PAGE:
Economic recession hit praline sales rather late, in last October-November. Data by Nielsen indicate that average prices grew significantly and small packaging units strengthened their position, while private labels also did a few percent better in 2010 than last year. According to Anikó Okos, Bonbonetti Kft.’s brand manager well-known brands were not forced to step back: despite falling volume sales they increased their market share in value, thanks to a 10-percent price increase. They were going forward during the recession, coming out with numerous new products. On the other hand, discount stores pursue the policy of ‘good quality at a good price’, hiding their private label existence behind fantasy names, offering agreeable pralines in tasteful packaging.
The real losers of the recession were B brands. Andrea Gémes, Storck Hungária’s trade marketing manager told us that many consumers switched from B brands to cheaper products, and private labels received more attention in general. Balázs Pászti, a consultant at Szamos Marcipán is of the opinion that praline is a crisis-resistant product – the one in the gift box that we buy as a present. We buy the premium product, perhaps in a smaller size, so that the recipient would not think we have financial troubles; for home use cheaper products will do. Storck Hungária Kft. offers both mono (Toffifee) and mixed (merci) pralines. Consumers tend to buy more mono pralines for themselves and mixed ones as a present. Andrea Szabó, a junior brand manager with Nestlé Hungária Kft. told us that in certain cases consumers prefer large size chocolates to pralines when buying for someone else as a present.
The crisis is not over yet and Balázs Pászti thinks that in the Christmas period people will be looking for cheaper gifts than before, and this trend could do good to the praline category. Instead of real innovation, praline manufacturers directed their attention to developing new packagings. Recently there have been changes in size trends: manufacturers reacted to the crisis with introducing smaller versions and ‘added value’ type packaging solutions. Bonbonetti prepares for the autumn season with new packagings: Cherry Queen marzipan cream pralines will come out in two types of heart-shaped box, while Cherry Queen selection will be sold in a red Christmas tree-shaped box. Another novelty is CQ cognac cherry with higher alcohol content, which targets men and will have an extravagant packaging. Bonbonetti plans to support their products with a new type of price promotion. Storck will add a new collection to the three versions of merci Finest Selection: new flavours and an extra high cocoa content will characterise this product. Consumers will find four new flavours with a minimum 70 percent cocoa content in the box with a black colour code. merci Petits pralines in Christmas tree-shaped box and merci Crocant will be available again. Storck will use TV campaigns to support its products.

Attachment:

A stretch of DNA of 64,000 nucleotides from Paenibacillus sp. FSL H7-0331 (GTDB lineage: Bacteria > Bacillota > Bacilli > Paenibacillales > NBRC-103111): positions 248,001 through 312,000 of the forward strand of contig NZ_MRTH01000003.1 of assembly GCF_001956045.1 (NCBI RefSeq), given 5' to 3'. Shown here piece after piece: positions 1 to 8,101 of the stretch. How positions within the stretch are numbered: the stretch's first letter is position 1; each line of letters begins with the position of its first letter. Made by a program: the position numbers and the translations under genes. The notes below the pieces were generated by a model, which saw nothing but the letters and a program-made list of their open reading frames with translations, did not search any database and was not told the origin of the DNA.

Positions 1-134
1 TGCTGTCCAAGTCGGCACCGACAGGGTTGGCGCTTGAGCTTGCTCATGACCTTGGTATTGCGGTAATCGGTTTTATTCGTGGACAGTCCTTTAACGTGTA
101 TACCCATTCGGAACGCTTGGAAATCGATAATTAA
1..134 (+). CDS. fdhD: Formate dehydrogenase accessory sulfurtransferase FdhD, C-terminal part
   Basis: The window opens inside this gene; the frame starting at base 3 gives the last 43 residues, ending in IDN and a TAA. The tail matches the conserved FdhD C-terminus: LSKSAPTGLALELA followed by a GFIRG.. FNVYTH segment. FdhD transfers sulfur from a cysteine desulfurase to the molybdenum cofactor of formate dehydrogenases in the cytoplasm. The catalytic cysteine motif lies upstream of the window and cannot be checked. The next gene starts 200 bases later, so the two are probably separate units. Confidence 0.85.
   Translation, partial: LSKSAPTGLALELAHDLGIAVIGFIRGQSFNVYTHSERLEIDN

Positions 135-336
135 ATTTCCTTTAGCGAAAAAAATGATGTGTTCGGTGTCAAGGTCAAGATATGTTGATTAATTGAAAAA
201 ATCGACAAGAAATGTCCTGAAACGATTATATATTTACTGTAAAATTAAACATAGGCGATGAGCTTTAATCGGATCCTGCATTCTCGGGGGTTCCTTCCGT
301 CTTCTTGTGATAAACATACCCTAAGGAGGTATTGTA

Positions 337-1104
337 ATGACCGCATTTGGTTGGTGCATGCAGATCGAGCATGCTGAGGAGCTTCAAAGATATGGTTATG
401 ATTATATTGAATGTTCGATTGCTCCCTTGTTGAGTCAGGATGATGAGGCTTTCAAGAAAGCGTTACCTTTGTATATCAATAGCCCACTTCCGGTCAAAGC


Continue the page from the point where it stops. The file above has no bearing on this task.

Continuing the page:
Nestlé Hungária will enrich its After Eight menthol praline with four new flavours before Christmas: marzipan, orange, dark chocolate and Irish Cream. Boci Bokréta mixed deserts will receive special Christmas graphics, and will be added a caramel cream and a sour cherry-truffle version. Boci is 80 years old: from 30 August until 13 December those who buy any kind of Boci chocolate can participate in a prize game – the main prize is HUF 8 million. Szamos Marcipán renewed its image at the end of 2007. For them the real question is: when will consumers realise that the same products are available without a gift box at a significantly lower price. With fondant candy the breakthrough already happened, last Christmas consumers preferred buying by measure in bags instead of gift boxes. The company’s fondant candy selection is the same as it was last year.